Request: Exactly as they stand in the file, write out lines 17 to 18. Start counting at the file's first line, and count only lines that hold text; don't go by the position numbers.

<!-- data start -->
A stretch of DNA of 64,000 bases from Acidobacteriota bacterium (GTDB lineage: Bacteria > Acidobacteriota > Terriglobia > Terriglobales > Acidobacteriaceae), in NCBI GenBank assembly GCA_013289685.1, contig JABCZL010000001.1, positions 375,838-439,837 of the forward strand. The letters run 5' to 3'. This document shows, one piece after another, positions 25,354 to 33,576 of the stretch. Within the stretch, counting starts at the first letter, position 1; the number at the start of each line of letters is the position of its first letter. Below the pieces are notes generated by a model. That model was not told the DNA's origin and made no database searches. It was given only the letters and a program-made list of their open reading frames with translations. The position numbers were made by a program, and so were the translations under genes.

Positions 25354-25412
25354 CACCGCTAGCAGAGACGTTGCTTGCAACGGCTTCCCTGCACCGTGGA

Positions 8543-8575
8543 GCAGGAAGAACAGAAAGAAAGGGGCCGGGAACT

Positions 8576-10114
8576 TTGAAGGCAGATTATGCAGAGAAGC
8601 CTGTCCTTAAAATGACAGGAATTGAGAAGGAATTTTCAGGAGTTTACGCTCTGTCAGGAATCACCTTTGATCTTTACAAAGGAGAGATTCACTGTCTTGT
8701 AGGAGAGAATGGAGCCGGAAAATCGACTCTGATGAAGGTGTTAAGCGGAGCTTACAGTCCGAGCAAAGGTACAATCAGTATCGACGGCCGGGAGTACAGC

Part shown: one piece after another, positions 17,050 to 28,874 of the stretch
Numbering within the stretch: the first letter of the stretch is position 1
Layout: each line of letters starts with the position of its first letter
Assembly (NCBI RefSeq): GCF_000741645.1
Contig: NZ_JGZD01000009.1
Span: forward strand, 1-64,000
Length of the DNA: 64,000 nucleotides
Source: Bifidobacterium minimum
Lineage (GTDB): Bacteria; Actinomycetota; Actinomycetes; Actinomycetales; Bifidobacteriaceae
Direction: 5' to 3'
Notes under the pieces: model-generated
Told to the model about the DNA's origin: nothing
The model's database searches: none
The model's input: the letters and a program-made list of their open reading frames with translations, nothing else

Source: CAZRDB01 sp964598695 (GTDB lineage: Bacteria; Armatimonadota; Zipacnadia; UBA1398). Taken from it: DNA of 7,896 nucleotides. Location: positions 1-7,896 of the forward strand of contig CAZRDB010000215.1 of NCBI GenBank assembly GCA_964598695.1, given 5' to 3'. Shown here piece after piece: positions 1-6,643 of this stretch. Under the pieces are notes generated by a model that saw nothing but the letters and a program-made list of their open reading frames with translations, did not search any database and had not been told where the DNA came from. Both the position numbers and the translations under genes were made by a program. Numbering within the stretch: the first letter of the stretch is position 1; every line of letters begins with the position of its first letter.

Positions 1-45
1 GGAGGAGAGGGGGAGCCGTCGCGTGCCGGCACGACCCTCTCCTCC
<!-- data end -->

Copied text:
Source: Bifidobacterium minimum
Lineage (GTDB): Bacteria; Actinomycetota; Actinomycetes; Actinomycetales; Bifidobacteriaceae